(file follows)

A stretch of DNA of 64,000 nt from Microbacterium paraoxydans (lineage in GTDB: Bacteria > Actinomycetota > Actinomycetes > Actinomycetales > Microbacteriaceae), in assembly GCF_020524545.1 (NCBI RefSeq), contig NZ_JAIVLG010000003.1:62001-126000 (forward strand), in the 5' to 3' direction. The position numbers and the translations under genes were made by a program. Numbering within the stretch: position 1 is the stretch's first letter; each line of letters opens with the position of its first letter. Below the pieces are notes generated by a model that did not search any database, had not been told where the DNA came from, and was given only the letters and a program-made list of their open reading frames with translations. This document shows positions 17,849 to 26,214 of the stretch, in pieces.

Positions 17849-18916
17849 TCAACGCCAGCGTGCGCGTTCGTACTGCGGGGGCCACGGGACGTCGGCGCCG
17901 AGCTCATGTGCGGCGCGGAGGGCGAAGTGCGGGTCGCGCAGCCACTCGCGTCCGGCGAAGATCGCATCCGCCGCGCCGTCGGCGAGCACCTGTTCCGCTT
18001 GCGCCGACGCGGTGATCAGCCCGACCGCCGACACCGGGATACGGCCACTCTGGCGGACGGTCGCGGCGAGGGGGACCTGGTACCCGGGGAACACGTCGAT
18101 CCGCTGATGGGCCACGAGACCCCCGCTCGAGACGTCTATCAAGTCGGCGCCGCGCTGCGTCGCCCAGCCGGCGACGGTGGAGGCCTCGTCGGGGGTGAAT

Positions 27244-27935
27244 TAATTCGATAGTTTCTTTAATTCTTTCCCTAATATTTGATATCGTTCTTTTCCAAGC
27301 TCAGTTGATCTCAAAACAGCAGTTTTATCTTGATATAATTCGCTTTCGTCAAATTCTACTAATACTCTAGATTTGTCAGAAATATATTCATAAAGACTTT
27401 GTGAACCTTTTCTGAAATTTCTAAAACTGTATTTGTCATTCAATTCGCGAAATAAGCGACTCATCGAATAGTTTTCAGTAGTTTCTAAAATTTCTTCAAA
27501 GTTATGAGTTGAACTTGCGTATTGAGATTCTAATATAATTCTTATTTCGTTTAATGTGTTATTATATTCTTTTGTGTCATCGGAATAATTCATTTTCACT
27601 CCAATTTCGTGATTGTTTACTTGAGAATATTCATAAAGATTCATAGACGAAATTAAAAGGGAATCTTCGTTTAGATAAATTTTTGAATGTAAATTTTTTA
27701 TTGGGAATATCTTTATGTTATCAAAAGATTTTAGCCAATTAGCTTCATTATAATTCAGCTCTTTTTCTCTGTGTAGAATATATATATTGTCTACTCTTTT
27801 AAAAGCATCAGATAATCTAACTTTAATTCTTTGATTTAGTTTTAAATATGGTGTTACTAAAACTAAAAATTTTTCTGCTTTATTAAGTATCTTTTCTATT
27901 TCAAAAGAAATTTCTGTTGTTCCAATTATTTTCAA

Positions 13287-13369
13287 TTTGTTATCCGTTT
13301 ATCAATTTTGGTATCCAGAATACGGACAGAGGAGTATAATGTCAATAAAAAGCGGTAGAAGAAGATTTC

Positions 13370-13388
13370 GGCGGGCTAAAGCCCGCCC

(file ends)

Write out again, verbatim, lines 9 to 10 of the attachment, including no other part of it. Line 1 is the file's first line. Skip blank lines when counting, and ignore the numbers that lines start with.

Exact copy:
27301 TCAGTTGATCTCAAAACAGCAGTTTTATCTTGATATAATTCGCTTTCGTCAAATTCTACTAATACTCTAGATTTGTCAGAAATATATTCATAAAGACTTT
27401 GTGAACCTTTTCTGAAATTTCTAAAACTGTATTTGTCATTCAATTCGCGAAATAAGCGACTCATCGAATAGTTTTCAGTAGTTTCTAAAATTTCTTCAAA